Follow your heart? No! Follow your head……

by Rod Smith

I get a little peeved when cartoons portray a passive therapist repeating how do you feel? as if feelings are the cornerstone of effective therapy. In decades of therapeutic encounters how do you feel?may be the question I have asked least.

Feelings are deceptive. Fleeting. Feelings offer a poor guide to healthy action and often trap clients in inaction.

Thinking is what makes the difference. I am far more interested in what my clients THINK than I am in what clients FEEL. Of course I acknowledge the importance of feelings, but I am careful to avoid elevating feelings so they trump thinking.

I believe people think their way into a new and helpful ways of behaving.

The head (thinking) is a far more-trustworthy leader than the heart.

I have seen many a client think (read, plan, plot, negotiate, strategize) his or her way out of an overwhelming personal dilemma while he or she was, at the same time, FEELING overwhelmed, debilitated, incapable of doing anything.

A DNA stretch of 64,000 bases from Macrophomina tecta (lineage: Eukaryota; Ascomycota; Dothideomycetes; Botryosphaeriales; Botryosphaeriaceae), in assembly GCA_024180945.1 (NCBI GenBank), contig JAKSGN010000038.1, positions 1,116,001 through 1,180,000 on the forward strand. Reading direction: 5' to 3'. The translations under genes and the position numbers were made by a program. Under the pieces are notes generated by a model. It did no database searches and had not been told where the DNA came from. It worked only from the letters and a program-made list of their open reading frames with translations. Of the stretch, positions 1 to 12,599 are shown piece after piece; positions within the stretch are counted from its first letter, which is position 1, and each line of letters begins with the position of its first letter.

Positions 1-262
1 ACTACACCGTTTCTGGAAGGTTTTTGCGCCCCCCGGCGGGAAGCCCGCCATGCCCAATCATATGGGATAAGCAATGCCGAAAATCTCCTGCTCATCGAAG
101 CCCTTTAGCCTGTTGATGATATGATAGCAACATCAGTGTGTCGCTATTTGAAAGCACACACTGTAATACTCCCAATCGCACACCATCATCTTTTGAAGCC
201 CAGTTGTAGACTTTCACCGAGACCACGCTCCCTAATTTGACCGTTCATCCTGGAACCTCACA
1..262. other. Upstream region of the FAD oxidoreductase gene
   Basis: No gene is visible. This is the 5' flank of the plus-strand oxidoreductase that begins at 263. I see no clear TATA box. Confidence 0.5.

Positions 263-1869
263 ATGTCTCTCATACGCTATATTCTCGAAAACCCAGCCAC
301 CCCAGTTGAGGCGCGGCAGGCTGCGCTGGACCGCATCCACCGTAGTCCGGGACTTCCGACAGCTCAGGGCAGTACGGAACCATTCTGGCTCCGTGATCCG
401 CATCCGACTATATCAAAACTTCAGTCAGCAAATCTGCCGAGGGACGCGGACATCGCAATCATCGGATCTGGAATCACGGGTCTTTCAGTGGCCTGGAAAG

Getting your head into gear can pull your entire life into a whole new realm of helpful, good feelings, which of course, as I said, are not to be overly trusted.

2 Comments to “Follow your heart? No! Follow your head……”

  1. I agree! When our thinking changes, our feelings will follow – albeit in a while – if we persist. Not as easy as it sounds, but it sure does work. Thanks for that reminder.

  2. Wow! You said so much in that brief article. I completely agree. As much as I’m a feeler, feeler, feeler… I often get paralyzed by those feelings and forget what move I must make to get out of an ugly situation or which direction I must turn to move away from someone I shouldn’t be around. When I was trying to end a toxic relationship several years ago, I was often lead astray by feelings of pity for this person. In order to think my way into right actions, I wrote this on an index card and put it on my dashboard: “Do the next right thing. What IS that next right thing?” Often that would help me decide that instead of driving to this person’s house, I would go to the gym or volunteer at the kids’ school for an hour until the urge to act on my feelings had subsided. Thanks for your wisdom, Rod. I love reading your stuff.

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